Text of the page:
The Sandlot has been called the greatest baseball movie ever made, and the best summer movie of all time. There was no way to know it would ever reach those heights when writer and director David Mickey Evans made the picture which was released in 1993, especially when the seed of the idea for the story came from a small incident from his childhood.
GET YOUR COMMEMORATIVE SANDLOT MUG, THE ICONIC PHOTO AUTOGRAPHED BY DAVID MICKEY EVANS, AND 20 MINUTES OF NEVER BEFORE SEEN FOOTAGE HERE!
When the neighborhood bullies lost their only baseball over the backyard fence of a house at the end of their block, nobody would go get it because there was a vicious dog back there named, literally, Hercules. DME's little brother didn’t know that, so because he wanted to play baseball so badly (the bullies never included him) he went over to get the ball back in exchange for being allowed to play. He got the ball and the dog got his little brother. Bit him really bad and resulted in a trip to the ER room and stitches.
That long-ago incident is where The Sandlot was born. After he turned the bullies into heroes, the rest became movie history.
Here are ten mind-blowing facts that you didn't know about The Sandlot as told by David Mickey Evans!
The Original Movie Wasn't Titled "The Sandlot"
1. The original title was not The Sandlot. It was “The Boys of Summer.”
Older Ended Up Being Better
2. The characters in the original script were written as 9 and 10 year-olds. The film was actually cast with 9 and 10 year-olds as well. But when we got them all together in a rehearsal room, as an assemble it was instantly obvious that they were too young. So it was re-cast with 12 and 13 year-olds.
3. The big oak tree that holds the treehouse in the Timmons’ backyard is real, but the leaves are not. The production designer got it by chance, for free, from a homeowner who was cutting it down because its roots (the tree was over 100 years old) were ruining the foundation of his house. To ensure the leaves remained green during the entire shooting period, the original leaves were stripped and replaced with more than one million wire-and-satin leaves.
Chilling At The Pool
4. It was brutally hot in Salt Lake City, Utah that summer where the film was shot. It reached 112 degrees in the shade some days, except one. The day they shot the pool scene it was about 54 degrees, and the water was cold as well. That’s why if you look closely you can see Squints’ teeth chattering when he’s ogling Wendy the lifeguard.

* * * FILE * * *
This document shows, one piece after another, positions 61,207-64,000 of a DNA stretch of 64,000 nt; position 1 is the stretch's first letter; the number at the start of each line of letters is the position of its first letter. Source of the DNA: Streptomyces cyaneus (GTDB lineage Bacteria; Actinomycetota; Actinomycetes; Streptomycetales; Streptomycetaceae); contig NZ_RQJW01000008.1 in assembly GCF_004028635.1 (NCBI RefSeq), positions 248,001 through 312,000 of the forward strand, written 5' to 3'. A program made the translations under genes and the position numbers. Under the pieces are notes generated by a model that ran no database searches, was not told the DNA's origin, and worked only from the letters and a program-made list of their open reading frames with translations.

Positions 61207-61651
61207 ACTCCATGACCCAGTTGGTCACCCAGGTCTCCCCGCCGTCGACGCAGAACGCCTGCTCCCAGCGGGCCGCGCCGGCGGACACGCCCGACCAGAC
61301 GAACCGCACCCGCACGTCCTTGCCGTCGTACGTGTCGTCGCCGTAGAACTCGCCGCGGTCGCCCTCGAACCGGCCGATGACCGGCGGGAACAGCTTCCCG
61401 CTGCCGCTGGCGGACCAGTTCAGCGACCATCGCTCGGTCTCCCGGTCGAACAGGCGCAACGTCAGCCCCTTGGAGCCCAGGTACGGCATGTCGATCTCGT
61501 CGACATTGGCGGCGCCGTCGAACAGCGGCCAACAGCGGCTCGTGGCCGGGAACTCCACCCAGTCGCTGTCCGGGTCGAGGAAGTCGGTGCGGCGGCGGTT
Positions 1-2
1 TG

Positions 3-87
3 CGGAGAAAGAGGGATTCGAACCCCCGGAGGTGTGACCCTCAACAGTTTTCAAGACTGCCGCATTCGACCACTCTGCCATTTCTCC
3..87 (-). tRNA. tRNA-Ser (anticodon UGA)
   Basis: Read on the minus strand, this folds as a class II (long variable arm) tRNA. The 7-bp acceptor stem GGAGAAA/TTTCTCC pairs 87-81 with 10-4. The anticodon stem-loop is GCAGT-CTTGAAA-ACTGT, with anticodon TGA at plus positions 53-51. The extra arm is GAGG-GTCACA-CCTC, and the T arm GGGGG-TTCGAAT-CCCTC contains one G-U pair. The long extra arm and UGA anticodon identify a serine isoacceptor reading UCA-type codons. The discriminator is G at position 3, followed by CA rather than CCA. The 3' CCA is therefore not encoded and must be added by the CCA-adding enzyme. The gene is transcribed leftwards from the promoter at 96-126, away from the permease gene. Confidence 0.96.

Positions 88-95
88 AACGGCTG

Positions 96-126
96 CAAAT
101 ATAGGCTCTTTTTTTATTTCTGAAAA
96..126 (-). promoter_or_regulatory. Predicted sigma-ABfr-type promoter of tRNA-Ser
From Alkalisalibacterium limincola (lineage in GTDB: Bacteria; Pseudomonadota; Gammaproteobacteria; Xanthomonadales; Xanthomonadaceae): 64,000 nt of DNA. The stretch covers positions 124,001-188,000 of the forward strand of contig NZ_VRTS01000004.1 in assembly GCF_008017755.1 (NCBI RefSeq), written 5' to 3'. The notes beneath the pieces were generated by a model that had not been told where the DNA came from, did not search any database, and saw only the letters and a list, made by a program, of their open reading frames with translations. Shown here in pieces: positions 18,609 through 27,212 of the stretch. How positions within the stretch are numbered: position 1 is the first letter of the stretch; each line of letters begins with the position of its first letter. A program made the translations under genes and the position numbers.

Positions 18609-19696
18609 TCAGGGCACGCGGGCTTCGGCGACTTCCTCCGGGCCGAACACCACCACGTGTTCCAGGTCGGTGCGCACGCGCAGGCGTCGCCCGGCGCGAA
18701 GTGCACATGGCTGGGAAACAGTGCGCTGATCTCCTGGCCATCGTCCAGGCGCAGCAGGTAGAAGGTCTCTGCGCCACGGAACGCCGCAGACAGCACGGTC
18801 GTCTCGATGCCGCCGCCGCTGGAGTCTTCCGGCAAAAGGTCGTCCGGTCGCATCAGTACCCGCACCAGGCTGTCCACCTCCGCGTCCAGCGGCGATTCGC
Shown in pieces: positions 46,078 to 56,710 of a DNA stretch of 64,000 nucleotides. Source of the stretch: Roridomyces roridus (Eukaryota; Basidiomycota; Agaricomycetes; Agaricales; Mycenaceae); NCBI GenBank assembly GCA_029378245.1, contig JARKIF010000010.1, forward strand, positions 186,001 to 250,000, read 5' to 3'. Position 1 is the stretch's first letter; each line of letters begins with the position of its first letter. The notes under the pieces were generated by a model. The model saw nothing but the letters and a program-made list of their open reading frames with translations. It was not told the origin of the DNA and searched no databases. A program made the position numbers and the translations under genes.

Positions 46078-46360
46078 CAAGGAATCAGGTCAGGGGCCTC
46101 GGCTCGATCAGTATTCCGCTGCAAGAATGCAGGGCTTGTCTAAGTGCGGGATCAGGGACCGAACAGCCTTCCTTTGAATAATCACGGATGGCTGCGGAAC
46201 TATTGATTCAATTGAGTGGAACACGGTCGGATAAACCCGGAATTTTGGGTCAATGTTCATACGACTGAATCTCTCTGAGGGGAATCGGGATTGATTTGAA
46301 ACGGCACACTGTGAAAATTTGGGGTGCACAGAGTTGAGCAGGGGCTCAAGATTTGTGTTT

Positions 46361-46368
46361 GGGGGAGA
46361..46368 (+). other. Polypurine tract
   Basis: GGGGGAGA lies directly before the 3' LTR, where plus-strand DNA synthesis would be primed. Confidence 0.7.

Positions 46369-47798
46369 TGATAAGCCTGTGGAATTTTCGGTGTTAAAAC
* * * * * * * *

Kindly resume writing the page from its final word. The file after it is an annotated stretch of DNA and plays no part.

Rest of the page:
The Real Beast
5. There were multiple English Mastiffs that played The Beast. The largest one, the one that licks Scotty’s face at the end of the movie, was one of the largest dogs in the world at the time. Over 200 pounds.
6. "There was only one-night game a year. On the 4th of July the whole sky would brighten with fireworks giving us just enough light for a game. We played our best then because I guess we felt like big leaguers under the lights of some great stadium." That entire scene was shot in about two hours.
Maury Wills Subplot
7. There was a subplot in the original script about Benny trying to keep pace with Maury Wills that summer as Wills was attempting to break the MLB stolen bases record – which he eventually did. That’s the main reason the movie is set in 1962 – the year Maury Wills achieved what some thought impossible.
All In The Family
8. In the last scene at Dodger Stadium, the real-life Maury Wills plays the third base coach for The Dodgers, and the older Benny the Jet was played by Mike Vitar’s real-life older brother Pablo.
9. "Hurry up batter. It's going to be a short game and I have to get home before lunch." All of the trash-talking dialogue Ham speaks from behind the plate when the boys play the Little Leaguers was improvised on the day they shot the scene.
Movie Crew Gets In On Action
10. "I don't believe it! The Jet stole home! The Jet stole home." Most of the Los Angeles Dodgers team in the last scene were played by crew members in the film.
If you love The Sandlot as much as we do then you will love this one of a kind Dugout Mug that comes with a signed photo, and 20 minutes of interview footage with Director David Mickey Evans.